In relation to the taxation of pension funds, it seems to me that nobody but the most gullible could possibly believe that this is intended as a once-off levy. The measure is discriminatory in that it punishes those who have made provision for their pensions by saving. I should like to remind the Minister that there are many people, particularly those in the public service, who have unfunded pensions. There are particular cases to which people with longish memories can point where people decided to work for a semi-State body with a funded pension fund, on the one hand, or opted, on the other hand, to remain employees of State bodies. People in one of those groups are now going to have a 6 per cent levy on the income of their pension funds while people in the other group are going to carry on with an unfunded pension which is much more expensive in many ways to the taxpayer and does not represent the same degree of savings or effort on the part of those persons.

Even with the reforms the Minister has suggested and the exclusion from the system of the vast majority of small pension funds and individual persons pension funds, it still seems to be wrong to tax the so-called income from pension funds which, in fact, is calculated without reference to the solvency of those funds or to their liabilities. Many Irish pension funds are, technically speaking, insolvent in that their present liability or anticipated future liabilities are unlikely to be met for many years by the assets available to them. In that context, to go to trustees, which pension funds really are, and to take from them 6 per cent of their income when they are not providing adequately for the obligations which they have undertaken and when the money would, when finally paid, in any event be taxable in the hands of the recipients is unfair and discriminatory, This part of the Finance Bill should be, and will be, opposed on Committee Stage.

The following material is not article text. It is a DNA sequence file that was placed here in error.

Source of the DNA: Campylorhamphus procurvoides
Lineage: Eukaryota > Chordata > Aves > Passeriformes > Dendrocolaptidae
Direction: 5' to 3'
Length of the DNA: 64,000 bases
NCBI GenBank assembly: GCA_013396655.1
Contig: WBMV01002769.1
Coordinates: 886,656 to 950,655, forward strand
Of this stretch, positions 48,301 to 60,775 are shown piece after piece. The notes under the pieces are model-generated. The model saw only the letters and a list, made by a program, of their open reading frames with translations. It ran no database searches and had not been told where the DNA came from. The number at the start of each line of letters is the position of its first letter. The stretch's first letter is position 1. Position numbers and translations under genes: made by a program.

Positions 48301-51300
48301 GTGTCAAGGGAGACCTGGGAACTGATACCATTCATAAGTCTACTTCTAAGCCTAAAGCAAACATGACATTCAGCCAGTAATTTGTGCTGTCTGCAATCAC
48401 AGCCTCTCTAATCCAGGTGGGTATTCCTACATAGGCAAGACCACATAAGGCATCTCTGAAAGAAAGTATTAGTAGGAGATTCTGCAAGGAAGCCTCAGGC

The proposal to end the excise rebates for disabled drivers is an example of a harsh and insensitive economy. The health boards to whom an alternative scheme is to be entrusted simply do not have the resources to fund the alternative. Anybody who is conversant with the position of health boards, who knows what they do and do not have to do with their money and the pressures that are on them in relation to the application of the resources available to them will understand immediately that to take from the Department of Finance the administration of the scheme in these circumstances and to hand it over to what is in effect a frontline agency labouring under extreme difficulties is inevitably putting the whole scheme into danger.

I know it sounds a bit ridiculous to give a person who is immensely wealthy excise rebates or a deal in terms of tax, irrespective of his or her needs, but implicit in any scheme of general application is the problem that some people who do not need it will receive it. On the other hand, for the disabled — those people who have difficulty moving about and who have difficulty walking ten yards, if they can walk at all — the very process of participating in the economic life of the country, getting to and from work, not remaining at home and not needing help, is a daily struggle. Society is making a mistake in removing from them a financial incentive which was designed to increase their mobility in order that they could lead as normal a life as possible in the circumstances.